Go back to the drawing board

Do you know the English expression “to go back to the drawing board“? Read the conversation below. Can you guess the meaning?

Eddie: How is the marketing project going?

Robert: Terrible. We will have to go back to the drawing board.

Eddie: That’s too bad. We spent a lot of money on it.

Does it mean

a) go and draw something

b) buy some drawing boards

c) start something again because it failed

d) make a new plan on a drawing board

The answer is below! ↓

ask blackboard chalk board chalkboard

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Answer: c) start something again because it failed

Bite (one’s) tongue

Do you know the English expression “to bite (one’s) tongue“? Read the conversation below. Can you guess the meaning?

Sara: The boss gave us the wrong sales data in the meeting.

Mandy: Did you tell her?

Sara: No, she was in a bad mood so I bit my tongue.

Does it mean:

a) physically bite one’s tongue

b) laugh

c) lie

d) not say anything

The answer is below!↓

nature lion south africa whitelion

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Answer: d) not say anything

Pull the wool over (someone’s) eyes

Do you know the English expression “to pull the wool over (someone’s) eyes“? Read the conversation below. Can you guess the meaning?

Sandra: My son told me that he had done all his summer homework, but his teacher called me today and said that he hadn’t done anything!

Anna: I don’t think he expected the teacher to call you. He thought he could pull the wool over your eyes!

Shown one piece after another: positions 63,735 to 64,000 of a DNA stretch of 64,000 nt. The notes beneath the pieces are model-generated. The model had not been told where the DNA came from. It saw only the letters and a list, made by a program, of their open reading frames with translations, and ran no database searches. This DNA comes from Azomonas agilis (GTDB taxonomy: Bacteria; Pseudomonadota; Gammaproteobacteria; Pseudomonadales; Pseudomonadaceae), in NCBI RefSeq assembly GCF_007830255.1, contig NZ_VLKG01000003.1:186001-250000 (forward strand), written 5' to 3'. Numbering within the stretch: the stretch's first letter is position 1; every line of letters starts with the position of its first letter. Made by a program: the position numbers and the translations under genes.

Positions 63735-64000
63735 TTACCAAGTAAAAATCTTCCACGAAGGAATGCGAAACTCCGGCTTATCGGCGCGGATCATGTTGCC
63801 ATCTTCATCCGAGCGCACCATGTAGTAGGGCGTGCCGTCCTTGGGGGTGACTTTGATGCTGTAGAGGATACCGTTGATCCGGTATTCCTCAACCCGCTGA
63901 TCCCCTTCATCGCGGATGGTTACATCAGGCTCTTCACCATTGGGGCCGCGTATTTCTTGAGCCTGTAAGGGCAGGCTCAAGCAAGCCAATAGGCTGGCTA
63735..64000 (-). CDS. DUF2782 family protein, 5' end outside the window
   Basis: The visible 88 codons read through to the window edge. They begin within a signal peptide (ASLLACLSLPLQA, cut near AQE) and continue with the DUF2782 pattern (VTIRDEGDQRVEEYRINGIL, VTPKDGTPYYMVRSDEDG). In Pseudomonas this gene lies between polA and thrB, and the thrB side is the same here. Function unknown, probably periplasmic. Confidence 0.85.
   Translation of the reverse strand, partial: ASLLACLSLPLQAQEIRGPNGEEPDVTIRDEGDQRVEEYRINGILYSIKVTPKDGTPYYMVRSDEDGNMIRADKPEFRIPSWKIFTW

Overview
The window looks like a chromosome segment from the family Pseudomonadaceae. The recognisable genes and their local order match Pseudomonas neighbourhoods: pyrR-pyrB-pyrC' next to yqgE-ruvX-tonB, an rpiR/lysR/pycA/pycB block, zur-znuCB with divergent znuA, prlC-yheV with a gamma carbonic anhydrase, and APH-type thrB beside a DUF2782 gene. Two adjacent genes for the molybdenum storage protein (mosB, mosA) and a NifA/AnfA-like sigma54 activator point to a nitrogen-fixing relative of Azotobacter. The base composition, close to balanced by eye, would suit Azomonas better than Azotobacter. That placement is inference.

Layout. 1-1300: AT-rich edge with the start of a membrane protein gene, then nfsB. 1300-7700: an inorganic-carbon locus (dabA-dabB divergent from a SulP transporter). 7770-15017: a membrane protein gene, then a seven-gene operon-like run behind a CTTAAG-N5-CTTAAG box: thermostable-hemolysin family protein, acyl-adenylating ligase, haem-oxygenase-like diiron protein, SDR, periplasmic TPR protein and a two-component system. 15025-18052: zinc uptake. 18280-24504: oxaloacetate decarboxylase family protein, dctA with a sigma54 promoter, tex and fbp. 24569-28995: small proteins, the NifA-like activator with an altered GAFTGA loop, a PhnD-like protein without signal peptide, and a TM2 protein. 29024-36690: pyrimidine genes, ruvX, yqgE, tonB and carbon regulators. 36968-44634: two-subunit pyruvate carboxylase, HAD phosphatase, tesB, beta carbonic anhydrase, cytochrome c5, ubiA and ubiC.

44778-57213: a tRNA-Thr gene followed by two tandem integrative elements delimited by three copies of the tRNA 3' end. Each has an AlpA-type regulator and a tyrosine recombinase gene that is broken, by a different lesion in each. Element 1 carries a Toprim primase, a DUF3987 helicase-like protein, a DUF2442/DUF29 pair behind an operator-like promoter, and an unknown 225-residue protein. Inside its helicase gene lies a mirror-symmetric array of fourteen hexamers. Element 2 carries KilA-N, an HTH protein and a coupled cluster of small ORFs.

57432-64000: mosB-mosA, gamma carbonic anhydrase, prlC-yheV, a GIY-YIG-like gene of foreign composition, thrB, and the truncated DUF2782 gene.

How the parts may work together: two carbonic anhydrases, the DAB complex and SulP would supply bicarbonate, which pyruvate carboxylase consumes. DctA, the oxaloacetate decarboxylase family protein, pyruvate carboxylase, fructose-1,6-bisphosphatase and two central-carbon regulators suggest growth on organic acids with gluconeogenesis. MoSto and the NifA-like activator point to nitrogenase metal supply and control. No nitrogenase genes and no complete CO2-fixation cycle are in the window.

Does it mean:

a) put wool in someone’s eyes

b) blind someone

c) do something when the other person isn’t looking

d) deceive someone

The answer is below!↓

gray yarn ball

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Answer: d) deceive someone

In a huff

Do you know the English phrase “to be in a huff“? Read the conversation below. Can you guess the meaning?

Teresa: What’s wrong with John?

Olive: He’s in a huff because the boss won’t let him take a week off work next month.

Does it mean:

a) happy

b) sad

c) miserable

d) annoyed

The answer is below!↓

blank business composition computer

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Answer: d) annoyed

Think on (one’s) feet

Do you know the English expression “to think on (one’s) feet“? Read the conversation below. Can you guess the meaning?

Edwin: Who is going to do the presentation at the conference?

Paul: Sue is going to do it. We think some people will ask difficult questions. Sue is good at thinking on her feet.

Does it mean:

a) think about (one’s) feet

b) think standing up

c) make fast decisions

d) make good decisions

The answer is below!↓

 

Answer: c) make fast decisions

 

Easier said than done!

Do you know the English expression “easier said than done“? Read the conversation below.  Can you guess the meaning?

Harry: Let’s take a month off work in August and go travelling!

Louise: That’s easier said than done! I don’t think my boss will let me take so long off.

Does it mean:

a) easy to say, but difficult to do

b) easy to do

c) easy to say and do

d) difficult to say and do

The answer is below!

 

Answer: a) easy to say, but difficult to do

Lose sleep over (something)

Do you know the English expression “to lose sleep over (something)“? Read the conversation below. Can you guess the meaning?

Harry: My daughter has started spending all her spare time in her room on her computer. What do you think?

Rachel: It sounds like normal teenager behaviour. I wouldn’t lose sleep over it if I were you.

Does it mean:

a) don’t sleep

b) worry about something

c) stay awake

d) wait for something

The answer is below!↓

 

Answer: b) worry about something